In William Godwin's novel Caleb Williams, does the law act in Falkland's favor or against him?
As we see in William Godwin's Caleb Williams, it can be said it is the injustice of the law that drives Falkland to commit murder in the first place. One reason why Falkland murdered Tyrrel was Tyrrel's cruel treatment of Emily that eventually caused her death. However, Tyrrel was only indirectly responsible for Emily's death, so the law could not convict Tyrrel of murder. Under the law, the best that could be done was form an assembly of noblemen who voted to retract Tyrrel's title and privileges. However, sadly, such a punishment was insufficient to prevent a man as dangerous as Tyrrel from being violent again, as we see when Tyrrel later physically assaults Falkland. It is because Tyrrel insults Falkland by physically attacking him that Falkland decides the best way to defend his own honor as well as the late Emily's is to murder Tyrrel. Hence, it can be said the inadequacies of the law drove Falkland to take justice in his own hands by committing murder. Therefore, it can also be said that at first the law does not act in Falkland's.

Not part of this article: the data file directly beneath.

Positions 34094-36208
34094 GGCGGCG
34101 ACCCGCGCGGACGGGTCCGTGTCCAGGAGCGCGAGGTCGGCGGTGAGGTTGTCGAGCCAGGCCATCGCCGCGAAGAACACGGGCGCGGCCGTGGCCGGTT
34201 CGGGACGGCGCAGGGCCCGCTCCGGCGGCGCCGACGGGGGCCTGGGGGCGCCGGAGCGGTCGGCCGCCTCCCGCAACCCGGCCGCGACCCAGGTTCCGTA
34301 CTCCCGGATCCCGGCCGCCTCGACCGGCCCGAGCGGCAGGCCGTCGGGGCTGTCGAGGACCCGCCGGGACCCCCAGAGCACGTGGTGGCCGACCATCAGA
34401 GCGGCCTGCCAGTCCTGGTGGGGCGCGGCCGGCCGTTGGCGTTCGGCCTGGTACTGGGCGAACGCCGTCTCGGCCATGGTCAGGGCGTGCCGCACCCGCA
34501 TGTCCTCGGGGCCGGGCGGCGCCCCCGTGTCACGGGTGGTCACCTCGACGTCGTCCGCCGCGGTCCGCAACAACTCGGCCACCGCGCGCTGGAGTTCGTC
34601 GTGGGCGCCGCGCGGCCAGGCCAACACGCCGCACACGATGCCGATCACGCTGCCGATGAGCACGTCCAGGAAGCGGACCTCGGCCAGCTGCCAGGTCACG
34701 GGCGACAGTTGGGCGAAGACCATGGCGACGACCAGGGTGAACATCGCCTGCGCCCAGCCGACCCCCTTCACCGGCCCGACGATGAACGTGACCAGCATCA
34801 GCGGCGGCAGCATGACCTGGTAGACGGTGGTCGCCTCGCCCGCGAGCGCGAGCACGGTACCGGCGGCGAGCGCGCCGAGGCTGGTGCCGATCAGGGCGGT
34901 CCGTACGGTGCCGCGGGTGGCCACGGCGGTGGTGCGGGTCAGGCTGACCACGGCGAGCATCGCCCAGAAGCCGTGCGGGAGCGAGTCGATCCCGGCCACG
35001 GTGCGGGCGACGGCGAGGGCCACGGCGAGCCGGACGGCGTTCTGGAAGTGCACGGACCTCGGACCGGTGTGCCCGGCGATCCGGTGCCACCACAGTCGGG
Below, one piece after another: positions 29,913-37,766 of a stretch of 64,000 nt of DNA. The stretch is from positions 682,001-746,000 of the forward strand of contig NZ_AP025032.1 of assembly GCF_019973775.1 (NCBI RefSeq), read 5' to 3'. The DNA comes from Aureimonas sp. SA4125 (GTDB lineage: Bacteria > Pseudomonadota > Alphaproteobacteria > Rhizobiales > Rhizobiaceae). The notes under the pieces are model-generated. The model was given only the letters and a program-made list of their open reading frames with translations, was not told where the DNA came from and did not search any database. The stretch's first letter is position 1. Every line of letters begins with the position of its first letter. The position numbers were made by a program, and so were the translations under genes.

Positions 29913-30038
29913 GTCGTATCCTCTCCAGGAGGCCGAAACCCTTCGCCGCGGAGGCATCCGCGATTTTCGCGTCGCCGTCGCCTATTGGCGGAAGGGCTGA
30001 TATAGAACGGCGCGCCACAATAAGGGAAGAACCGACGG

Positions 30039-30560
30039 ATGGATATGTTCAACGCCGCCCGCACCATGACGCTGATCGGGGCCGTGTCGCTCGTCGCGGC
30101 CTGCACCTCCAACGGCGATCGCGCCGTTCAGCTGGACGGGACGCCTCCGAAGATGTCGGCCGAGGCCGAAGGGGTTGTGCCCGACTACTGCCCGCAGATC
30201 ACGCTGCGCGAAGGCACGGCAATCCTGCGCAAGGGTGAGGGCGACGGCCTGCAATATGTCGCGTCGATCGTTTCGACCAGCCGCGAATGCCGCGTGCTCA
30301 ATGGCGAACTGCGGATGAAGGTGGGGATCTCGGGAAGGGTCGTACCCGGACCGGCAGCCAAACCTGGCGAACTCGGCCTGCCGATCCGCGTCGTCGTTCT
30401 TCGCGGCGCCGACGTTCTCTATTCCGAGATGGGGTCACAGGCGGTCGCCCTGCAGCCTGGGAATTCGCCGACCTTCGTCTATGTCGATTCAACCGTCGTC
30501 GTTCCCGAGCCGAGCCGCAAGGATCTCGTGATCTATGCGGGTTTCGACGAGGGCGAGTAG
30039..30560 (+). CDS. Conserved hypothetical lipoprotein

However, it can also be said that the law does act in Falkland's favor by refusing to convict him of murder. In fact, when Caleb accuses Falkland of murder before the magistrate as an attempt to save his own reputation, the magistrate refuses to take the charge seriously, even saying that, as a magistrate, Caleb's accusation means nothing to him, unless Caleb "had [himself] been concerned in the murder [he] talks of" (Vol. III, Ch. XI). However, once released from prison, Caleb again goes to the magistrate to press murder charges against Falkland in another attempt to save Caleb's own reputation; this time, the magistrate takes Caleb's accusation seriously and has the now ailing and dying Mr. Falkland brought forth. Though Falkland finally does confess to the murder, again, the law fails to convict him since Falkland dies a few days later of due to his poor health.
Hence, it can be said that the law acts very ironically in Godwin's novel. The law acts ironically by first offering no legal means of protecting and defending Falkland against Tyrrel; then it acts ironically by failing to convict Falkland though he is truly guilty of murder. In behaving ironically, the law both acts against Falkland and acts favorably towards him.